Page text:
Critical Thinking: The Key to Education
Critical thinking is defined as an objective analysis and evaluation of an issue in order to form a judgement. This is applicable to engineering, medicine, law, business, and everything else in life because critical thinking is what drives progress and solves problems. Without critical thinking, one can speculate that the Manhattan Project would have been a failure, airplanes would be nonexistent, air conditioning and ventilation would be a fantasy, and smallpox would still be the leading cause of death in the US. Critical thinking is how these things came to be a reality because historically, that is how people have thought through problems to develop a solution.
A genuine education comes by critical thinking. Learning how to question things, analyze them, and take a thoughtful viewpoint is how people reach a higher level of thinking that qualifies them as educated. While the classroom serves as a strong foundation for an application of critical thinking skills, mere facts are useless unless they can be applied to something. School provides the information, but the real achievement occurs when students learn how to use and apply it. Therefore, to be educated means to be able to facilitate progress and change in society through a higher form of critical thinking.
Our class recently talked with a former student of our teacher who’s away in Morocco studying their education system in order to compare it to ours. He observed that their education system heavily inhibited critical thinking, and highly stressed memorization. This system has drawn a lot of dissatisfaction from the people of Morocco, who are pushing for reform and less regulation from the government, who many blame for the system’s problems. The critical thinkers in that system develop that skill by other means, without the support of the education system. By our standards, this perseverant, resourceful group would be seen as successful, with a bright future ahead of them. If we define success as the ability to incite change and make something “good” happen, the students that succeed the most are the ones that can break the inhibition the government puts on them. These are the students that have developed the ability to think critically despite their constraints.
Based on these observations, critical thinking appears to be essential for education. It is unlikely that the most successful students are the ones that think critically is purely a coincidence. By thinking critically, those students are increasing their abilities to analyze problems and evaluate different viewpoints, enabling them to facilitate change and progress in their society, as opposed to being confined to memorizing things that they will likely soon forget. This can be expressed in the form of any invention or innovation, either technologically or socially. This minority of successful students has learned how to think, which can be applied at anytime, anywhere, which will always be more useful than a set of facts. This sophistication of thought is what ultimately makes them a well-educated group of people.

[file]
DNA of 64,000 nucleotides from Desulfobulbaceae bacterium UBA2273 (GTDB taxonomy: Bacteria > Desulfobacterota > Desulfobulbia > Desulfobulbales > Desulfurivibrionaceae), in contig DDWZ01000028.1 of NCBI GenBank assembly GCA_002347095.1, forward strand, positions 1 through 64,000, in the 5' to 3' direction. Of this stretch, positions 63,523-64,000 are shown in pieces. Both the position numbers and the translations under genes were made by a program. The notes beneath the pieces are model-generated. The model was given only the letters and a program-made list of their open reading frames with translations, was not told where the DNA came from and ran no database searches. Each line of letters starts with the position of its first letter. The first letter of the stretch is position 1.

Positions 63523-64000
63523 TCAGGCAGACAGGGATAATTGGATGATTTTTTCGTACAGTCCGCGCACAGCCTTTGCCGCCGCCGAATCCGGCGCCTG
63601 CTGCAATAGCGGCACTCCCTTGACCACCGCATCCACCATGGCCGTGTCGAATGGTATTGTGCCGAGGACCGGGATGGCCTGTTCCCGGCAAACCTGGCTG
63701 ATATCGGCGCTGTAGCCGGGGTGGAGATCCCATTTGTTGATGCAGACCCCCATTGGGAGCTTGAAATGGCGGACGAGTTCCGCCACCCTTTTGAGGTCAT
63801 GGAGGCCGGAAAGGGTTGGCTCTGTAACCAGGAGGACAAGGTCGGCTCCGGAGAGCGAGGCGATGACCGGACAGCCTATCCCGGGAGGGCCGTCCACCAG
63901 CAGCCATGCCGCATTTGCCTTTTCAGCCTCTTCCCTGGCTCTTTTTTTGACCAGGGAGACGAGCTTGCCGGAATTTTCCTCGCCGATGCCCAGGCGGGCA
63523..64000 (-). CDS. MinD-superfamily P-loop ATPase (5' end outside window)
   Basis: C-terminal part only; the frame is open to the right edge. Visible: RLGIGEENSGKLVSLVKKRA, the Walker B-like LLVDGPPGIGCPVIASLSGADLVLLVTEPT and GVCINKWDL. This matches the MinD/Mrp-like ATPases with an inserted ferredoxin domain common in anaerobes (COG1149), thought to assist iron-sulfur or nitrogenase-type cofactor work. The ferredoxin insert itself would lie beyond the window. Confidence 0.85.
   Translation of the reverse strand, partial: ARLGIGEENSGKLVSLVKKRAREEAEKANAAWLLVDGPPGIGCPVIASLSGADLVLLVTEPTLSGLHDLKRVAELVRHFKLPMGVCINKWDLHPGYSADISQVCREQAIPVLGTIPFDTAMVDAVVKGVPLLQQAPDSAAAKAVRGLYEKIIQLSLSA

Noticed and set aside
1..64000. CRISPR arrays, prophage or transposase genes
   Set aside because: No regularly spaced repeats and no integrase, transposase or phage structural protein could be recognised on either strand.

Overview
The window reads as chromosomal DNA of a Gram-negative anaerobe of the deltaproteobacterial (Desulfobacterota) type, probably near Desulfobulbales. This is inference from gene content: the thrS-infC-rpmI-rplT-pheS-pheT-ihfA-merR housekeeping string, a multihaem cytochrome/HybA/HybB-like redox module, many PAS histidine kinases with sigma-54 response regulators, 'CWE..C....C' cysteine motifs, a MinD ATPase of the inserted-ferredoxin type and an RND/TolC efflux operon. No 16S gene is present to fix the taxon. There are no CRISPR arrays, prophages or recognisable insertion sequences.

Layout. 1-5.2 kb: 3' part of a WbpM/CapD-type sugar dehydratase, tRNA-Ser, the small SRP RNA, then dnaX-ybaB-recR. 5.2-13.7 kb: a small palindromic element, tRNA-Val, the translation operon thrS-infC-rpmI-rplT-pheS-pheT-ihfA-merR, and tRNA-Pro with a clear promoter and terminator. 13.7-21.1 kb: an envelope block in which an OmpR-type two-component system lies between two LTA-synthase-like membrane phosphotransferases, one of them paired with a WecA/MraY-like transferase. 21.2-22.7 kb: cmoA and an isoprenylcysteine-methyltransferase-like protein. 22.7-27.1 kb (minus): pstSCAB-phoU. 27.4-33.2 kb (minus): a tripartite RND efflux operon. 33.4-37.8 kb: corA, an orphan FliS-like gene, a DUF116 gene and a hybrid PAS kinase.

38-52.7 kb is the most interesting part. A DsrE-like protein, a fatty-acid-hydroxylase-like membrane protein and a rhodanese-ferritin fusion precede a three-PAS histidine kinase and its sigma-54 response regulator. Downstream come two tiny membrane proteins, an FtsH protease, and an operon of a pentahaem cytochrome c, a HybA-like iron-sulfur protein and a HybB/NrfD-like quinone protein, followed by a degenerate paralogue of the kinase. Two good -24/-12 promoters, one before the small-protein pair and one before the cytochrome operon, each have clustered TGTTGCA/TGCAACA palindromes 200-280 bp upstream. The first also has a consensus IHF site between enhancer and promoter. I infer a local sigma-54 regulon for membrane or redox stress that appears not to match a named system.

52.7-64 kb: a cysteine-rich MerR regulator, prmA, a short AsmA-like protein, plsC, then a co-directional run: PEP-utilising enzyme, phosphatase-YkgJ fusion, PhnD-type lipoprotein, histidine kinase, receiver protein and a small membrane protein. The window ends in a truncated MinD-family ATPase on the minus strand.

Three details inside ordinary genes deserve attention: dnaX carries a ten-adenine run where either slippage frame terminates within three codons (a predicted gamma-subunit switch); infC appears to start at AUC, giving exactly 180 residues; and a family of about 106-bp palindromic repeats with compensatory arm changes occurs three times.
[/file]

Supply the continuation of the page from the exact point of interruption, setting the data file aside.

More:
I believe that everyone is capable of critical thinking. I think that it is one of the most significant reasons why the human brain is by far the most sophisticated out of all the animals on this Earth. We are the only species capable of building cities, machines, and advanced medical treatments because we are the only species with a brain of a high enough caliber to reach that level of thinking. These feats are more specifically the products of educated members of our species, which shows yet another connection between education and critical thinking.
Even those who are oppressed, in Morocco and beyond, are still capable — they have the same kind of brain that resides in the most brilliant scientists and lawyers on the planet. Critical thinking is a skill that needs to be tapped into and built up, and it knows no type of discrimination or racism. Anyone can do it, which can be reinforced by the diversity of famous contributors to society: MLK, Albert Einstein, Abraham Lincoln, Steve Jobs, Susan B. Anthony, the list goes on. The master key to being educated, whatever your background or situation is, is to have the ability to think critically.